Common name: Split Gill
Scientific name: Schizophyllum commune
Introduction: The Split Gill (Schizophyllum commune) is typically a sessile bracket fungus that forms all year round.
Cap: The Caps of a Split Gill fungus are typically white and hairy with an occasional purple tint. The fruiting bodies of a Split Gill form singularly, and each cap is averagely up to 3cm wide and up to 1cm thick. Quite often, you will find that the caps fuse together with the caps of adjoining fruiting-bodies.
Gills: The gills of a split Gill is arguably one of their most distinct features. They are a pinkish-grey and can radiate both centrally and laterally dependent on where they form. They appear as if they have been split lengthways and often curl or fold over to protect the fungi’s hymenium when the weather is drier.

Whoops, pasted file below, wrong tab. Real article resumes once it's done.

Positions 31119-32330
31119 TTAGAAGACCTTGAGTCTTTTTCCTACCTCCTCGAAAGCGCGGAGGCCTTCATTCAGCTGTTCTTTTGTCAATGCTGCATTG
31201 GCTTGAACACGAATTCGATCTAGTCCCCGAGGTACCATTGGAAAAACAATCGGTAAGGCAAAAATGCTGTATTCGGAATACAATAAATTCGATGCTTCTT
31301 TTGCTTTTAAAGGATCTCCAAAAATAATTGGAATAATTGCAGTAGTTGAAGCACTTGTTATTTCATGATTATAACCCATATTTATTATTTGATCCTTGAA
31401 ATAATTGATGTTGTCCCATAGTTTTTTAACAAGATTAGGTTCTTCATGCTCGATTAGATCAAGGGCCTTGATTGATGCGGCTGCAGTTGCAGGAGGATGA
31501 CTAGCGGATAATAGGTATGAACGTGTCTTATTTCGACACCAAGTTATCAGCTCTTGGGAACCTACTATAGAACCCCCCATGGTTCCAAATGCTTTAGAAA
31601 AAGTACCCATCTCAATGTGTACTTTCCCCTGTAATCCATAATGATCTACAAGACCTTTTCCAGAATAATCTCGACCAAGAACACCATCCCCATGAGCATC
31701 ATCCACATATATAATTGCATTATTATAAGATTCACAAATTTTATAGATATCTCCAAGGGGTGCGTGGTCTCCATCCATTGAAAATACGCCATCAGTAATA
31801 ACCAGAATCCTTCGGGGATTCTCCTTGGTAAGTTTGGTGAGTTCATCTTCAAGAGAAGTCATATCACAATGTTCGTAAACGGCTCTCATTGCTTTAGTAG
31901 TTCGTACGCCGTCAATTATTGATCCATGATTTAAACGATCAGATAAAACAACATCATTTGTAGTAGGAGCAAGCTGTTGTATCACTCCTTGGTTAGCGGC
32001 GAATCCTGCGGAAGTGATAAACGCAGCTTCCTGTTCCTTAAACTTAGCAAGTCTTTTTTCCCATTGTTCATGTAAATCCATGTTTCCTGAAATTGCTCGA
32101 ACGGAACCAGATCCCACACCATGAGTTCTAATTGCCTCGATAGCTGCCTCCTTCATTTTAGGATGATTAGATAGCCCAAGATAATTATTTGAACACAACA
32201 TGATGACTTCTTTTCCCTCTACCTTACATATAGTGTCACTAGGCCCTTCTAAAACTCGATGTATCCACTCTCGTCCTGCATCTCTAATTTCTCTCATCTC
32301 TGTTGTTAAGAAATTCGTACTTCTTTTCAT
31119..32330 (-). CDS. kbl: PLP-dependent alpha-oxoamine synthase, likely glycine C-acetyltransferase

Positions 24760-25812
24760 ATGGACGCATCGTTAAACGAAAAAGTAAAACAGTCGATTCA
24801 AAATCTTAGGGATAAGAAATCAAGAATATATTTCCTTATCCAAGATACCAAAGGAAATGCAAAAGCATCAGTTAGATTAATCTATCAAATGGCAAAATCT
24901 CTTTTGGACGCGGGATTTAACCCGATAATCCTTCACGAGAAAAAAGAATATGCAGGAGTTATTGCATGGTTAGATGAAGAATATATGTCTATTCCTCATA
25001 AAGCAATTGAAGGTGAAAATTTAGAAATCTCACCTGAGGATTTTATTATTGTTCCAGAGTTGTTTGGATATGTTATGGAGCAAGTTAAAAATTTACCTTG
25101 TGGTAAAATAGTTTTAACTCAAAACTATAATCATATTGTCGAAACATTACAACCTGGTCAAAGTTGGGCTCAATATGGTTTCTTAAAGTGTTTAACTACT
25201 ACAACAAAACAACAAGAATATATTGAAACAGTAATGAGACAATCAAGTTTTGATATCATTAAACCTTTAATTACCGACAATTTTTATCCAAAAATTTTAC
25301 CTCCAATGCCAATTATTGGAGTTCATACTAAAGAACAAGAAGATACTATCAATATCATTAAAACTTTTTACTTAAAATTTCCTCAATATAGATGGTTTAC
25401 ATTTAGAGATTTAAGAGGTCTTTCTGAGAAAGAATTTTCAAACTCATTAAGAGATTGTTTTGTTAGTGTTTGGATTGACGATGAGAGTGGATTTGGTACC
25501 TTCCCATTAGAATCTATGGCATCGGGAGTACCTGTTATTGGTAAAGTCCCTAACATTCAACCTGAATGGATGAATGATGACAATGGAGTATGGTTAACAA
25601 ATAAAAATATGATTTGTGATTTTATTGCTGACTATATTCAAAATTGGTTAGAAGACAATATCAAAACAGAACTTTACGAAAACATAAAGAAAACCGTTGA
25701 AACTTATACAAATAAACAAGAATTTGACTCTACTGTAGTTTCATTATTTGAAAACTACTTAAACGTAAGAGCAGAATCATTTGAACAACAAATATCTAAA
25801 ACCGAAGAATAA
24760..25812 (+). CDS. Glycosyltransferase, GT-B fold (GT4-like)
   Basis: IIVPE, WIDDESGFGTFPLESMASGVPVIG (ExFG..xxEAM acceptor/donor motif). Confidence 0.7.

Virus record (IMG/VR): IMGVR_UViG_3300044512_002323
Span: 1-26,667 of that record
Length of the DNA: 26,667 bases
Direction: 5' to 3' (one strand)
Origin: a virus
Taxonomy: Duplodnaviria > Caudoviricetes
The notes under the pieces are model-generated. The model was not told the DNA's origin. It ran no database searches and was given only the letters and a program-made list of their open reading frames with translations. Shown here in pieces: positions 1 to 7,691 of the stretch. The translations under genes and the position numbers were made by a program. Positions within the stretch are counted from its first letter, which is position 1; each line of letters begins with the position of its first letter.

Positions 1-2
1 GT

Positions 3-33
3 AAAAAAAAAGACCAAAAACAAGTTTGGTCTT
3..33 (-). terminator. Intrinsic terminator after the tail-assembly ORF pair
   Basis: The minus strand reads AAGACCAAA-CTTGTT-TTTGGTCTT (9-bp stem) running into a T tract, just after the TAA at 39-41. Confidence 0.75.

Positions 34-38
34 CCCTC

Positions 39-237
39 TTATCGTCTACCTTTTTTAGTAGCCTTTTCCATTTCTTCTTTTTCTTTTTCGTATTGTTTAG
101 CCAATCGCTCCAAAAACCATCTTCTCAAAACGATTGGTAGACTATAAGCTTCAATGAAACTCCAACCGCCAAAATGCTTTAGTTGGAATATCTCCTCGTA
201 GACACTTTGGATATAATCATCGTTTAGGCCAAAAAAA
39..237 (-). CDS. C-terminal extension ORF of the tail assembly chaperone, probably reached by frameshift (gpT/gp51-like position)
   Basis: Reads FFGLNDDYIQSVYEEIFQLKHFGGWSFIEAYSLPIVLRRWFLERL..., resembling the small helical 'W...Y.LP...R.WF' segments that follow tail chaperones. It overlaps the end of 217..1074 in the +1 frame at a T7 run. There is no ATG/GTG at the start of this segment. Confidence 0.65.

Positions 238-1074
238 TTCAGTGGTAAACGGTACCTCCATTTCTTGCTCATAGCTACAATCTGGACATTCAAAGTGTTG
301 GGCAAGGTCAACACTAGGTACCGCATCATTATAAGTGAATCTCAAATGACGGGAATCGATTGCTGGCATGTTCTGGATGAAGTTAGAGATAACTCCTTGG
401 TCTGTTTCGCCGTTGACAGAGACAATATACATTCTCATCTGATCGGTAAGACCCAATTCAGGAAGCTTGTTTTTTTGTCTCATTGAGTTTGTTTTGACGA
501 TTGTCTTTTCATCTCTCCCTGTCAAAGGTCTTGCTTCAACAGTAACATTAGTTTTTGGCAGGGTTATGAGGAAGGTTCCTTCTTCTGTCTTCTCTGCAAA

Stem: Typically, you will find that the stems of a Split Gill are short and barely visible above the substrate surface of the fungus unless the fruiting body is growing underneath deadwood. In this case, fruiting bodies are stemless as they form centrally by an infertile surface.
Spores: Spores of a Split Gill are cylindrical to ellipsoidal in shape and have a white spore print.
You can commonly find Split Gill growing on diseased hardwood trees or on common deadwood. They will often form in tiers, covering the damaged bark of the diseased trees or the bark of dead/dying branches.
Impact on Trees
Split Gills are mainly a saprobic, wood-rotting fungus that can cause white rot to occur.
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